This past Sunday, former Tar Heel Shalane Flanagan became the first American woman to win the New York City Marathon in 40 years. She finished the marathon with a time of 2:26:53, upsetting the favored Mary Keitany of Kenya by over one minute.
Crossing the finish line, Flanagan yelled in celebration during her final strides before covering her mouth and shedding tears of joy at the end.
Flanagan grew up in Marblehead, Mass., where she was a three-time All-State cross country performer in high school. Her accomplishments carried her to North Carolina where Flanagan began running as a Tar Heel in 2000.
In track and field, her greatest success was winning the 3,000-meter race at the NCAA Indoor Track and Field Championships in 2003. Crowning achievements also came in cross country as she won the NCAA Cross Country Championships in back-to-back years in 2002 and 2003.
Flanagan’s ability as an athlete has made her well known in the national running community and beyond.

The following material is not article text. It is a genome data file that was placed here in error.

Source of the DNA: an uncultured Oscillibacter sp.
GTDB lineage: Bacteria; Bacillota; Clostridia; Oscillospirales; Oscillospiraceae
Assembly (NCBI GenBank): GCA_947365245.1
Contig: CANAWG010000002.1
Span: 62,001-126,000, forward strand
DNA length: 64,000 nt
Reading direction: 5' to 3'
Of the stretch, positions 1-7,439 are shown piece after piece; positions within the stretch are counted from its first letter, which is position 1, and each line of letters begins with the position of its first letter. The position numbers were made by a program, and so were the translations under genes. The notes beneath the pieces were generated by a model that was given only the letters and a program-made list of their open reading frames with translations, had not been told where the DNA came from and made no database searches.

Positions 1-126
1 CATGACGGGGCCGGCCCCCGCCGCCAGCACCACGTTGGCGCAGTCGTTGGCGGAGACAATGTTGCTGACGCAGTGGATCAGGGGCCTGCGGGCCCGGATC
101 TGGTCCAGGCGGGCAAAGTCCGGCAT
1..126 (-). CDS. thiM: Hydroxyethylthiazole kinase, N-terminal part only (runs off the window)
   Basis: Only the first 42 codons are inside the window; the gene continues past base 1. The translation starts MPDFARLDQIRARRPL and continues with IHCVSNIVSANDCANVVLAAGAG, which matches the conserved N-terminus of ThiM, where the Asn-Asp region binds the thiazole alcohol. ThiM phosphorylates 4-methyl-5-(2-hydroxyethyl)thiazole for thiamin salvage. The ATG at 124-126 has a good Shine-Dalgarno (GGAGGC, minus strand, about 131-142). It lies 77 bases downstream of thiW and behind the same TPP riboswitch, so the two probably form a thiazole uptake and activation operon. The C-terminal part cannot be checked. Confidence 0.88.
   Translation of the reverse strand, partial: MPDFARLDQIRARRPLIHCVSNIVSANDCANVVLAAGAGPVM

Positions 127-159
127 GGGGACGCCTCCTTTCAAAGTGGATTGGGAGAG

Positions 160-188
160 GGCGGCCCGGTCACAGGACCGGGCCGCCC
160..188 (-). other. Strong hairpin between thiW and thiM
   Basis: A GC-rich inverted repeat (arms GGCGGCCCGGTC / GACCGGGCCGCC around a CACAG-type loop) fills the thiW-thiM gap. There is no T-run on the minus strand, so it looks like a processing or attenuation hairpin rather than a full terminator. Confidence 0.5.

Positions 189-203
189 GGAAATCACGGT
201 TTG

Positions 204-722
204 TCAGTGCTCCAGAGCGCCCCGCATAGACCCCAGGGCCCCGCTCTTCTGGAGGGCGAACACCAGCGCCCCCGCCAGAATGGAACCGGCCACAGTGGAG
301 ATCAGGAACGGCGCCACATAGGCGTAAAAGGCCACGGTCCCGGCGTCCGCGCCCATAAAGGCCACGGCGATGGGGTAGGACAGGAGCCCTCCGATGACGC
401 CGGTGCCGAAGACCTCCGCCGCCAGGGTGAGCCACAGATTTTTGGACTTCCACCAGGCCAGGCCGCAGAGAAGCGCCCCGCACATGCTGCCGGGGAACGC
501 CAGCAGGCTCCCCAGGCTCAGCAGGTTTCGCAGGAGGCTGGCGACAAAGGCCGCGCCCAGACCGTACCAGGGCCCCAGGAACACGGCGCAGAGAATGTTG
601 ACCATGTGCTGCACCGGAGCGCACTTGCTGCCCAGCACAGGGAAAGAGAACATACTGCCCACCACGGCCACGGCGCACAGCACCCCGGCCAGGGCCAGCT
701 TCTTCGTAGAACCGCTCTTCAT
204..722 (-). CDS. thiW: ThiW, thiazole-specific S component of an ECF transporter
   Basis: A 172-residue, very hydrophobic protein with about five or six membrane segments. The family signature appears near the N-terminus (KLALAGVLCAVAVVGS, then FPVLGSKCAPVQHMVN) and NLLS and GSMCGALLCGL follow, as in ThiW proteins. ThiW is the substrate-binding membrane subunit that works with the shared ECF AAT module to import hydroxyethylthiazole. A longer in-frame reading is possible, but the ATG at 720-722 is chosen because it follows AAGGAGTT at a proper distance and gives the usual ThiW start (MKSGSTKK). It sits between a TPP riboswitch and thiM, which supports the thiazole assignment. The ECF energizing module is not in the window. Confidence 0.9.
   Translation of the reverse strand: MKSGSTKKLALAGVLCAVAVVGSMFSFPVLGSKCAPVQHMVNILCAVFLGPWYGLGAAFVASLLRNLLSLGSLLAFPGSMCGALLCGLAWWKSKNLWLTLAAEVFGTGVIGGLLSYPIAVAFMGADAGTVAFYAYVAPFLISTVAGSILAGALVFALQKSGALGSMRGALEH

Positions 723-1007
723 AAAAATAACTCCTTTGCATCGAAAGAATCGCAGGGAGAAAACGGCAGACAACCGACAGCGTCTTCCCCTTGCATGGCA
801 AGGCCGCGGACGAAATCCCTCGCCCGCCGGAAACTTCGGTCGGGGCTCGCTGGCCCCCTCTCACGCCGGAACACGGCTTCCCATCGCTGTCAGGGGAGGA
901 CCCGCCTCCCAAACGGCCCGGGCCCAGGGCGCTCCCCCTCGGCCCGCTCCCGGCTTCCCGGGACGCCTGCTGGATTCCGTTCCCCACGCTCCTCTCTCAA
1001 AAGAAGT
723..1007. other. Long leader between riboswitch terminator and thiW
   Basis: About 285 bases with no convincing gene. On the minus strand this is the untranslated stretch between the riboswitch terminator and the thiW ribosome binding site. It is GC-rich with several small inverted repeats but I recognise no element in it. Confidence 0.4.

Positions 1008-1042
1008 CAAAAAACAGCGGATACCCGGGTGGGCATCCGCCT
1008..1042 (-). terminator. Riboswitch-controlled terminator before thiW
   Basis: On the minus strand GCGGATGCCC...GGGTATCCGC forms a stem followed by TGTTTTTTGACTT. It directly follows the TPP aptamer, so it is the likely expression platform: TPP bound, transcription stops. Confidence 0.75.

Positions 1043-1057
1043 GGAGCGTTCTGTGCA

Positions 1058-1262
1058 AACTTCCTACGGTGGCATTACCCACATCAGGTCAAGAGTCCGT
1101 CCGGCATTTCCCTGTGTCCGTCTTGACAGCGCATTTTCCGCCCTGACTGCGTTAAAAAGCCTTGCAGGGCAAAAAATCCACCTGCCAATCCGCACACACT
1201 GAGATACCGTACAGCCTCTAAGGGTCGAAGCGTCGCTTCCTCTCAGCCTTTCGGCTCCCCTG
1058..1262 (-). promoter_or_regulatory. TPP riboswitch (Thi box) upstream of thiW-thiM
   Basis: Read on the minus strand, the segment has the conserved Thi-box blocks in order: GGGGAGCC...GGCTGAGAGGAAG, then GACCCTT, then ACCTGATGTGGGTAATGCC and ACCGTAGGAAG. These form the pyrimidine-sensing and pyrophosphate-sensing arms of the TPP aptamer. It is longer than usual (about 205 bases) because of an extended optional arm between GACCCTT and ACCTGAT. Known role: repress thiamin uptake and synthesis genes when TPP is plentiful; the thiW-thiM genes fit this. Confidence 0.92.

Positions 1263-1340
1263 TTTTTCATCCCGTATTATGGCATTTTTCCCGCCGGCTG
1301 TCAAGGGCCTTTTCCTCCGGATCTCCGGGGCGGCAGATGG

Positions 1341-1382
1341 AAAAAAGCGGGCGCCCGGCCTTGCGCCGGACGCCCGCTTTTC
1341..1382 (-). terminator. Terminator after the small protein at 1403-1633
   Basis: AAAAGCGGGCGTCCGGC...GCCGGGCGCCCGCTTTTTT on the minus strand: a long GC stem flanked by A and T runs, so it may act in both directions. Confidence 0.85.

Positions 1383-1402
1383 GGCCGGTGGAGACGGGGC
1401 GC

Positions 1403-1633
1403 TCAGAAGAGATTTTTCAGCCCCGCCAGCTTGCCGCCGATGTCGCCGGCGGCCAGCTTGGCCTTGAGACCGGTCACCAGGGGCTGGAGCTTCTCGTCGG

After turning pro, Flanagan quickly became one of the top long-distance runners in the U.S. Flanagan also had the opportunity to compete in the 2008 Beijing Olympics for Team USA. She won the bronze medal in the 10,000m (later upgraded to silver).
Flanagan’s effort in New York was also poignant coming after the terrorist attack in the city only a week prior. Her status as the first American woman to win made her a rallying point for fans along the course.
Without a doubt, her role as an athlete has made a difference in the running community. However, after Sunday, Flanagan’s influence looms much larger in the hearts and minds of Americans across the country.